I've been using a workaround for years, and it is version-agnostic. The script is posted here, though you'll need to modify it for your own needs. I don't know if a similar technique is feasible in Windows.
Simply put, I invert the entire display when I'm on a workspace with Matlab windows. This is handled automatically by the script that's invoked when switching workspaces via keyboard. Since I normally run a dark GTK theme, the titlebar and panel are still bright, but that's a small part of the screen, and I've taken to wearing a cap to keep room lights out of my field of vision, so the panel is usually out of view unless I look at it.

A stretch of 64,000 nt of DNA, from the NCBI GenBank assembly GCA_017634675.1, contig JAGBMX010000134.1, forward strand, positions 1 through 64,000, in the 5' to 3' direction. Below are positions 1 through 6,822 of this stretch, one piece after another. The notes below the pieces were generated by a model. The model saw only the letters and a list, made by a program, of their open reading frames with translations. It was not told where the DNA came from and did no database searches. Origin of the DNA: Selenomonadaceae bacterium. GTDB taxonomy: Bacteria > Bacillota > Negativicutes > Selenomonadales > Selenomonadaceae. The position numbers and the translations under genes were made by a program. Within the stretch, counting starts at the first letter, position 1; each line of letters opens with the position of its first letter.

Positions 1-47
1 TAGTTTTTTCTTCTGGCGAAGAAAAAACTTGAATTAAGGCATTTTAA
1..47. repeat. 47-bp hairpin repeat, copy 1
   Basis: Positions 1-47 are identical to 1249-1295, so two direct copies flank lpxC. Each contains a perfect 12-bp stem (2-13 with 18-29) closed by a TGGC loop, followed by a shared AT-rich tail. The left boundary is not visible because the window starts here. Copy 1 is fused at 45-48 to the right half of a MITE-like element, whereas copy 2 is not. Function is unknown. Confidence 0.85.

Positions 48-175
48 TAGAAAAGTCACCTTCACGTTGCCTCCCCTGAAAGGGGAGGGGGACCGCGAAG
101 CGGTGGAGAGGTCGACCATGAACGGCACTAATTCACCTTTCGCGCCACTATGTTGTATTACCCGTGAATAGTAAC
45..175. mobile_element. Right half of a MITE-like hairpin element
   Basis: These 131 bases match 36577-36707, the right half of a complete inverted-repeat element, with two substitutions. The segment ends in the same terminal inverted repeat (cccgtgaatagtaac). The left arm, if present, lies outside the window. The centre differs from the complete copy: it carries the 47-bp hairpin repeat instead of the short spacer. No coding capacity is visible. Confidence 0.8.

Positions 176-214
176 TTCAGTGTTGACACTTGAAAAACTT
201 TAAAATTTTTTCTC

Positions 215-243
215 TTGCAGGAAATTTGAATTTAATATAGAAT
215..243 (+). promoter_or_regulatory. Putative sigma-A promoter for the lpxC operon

Of course, there are limitations to this approach. You still don't really get to customize the colors at all. You just get to darken the bulk of the UI area. You also have to deal with everything being inverted. For example, this surf plot looks right because it's easy to invert the colormap accordingly, but you can't apply inverted lighting. Using datatips on an inverted image can also lead to routine confusion if you forget that the image is actually inverted. If I need to return the display to normal, I just have a keyboard shortcut bound to xcalib -invert -alter , so I can swap back and forth when needed.
This ridiculous workaround is the reason that all the GUI tools in MIMT have options for use on an inverted display. I don't have to deal with manually inverting every image for display, imshow2(), etc does that all with the 'invert' option or a checkbox in the GUI.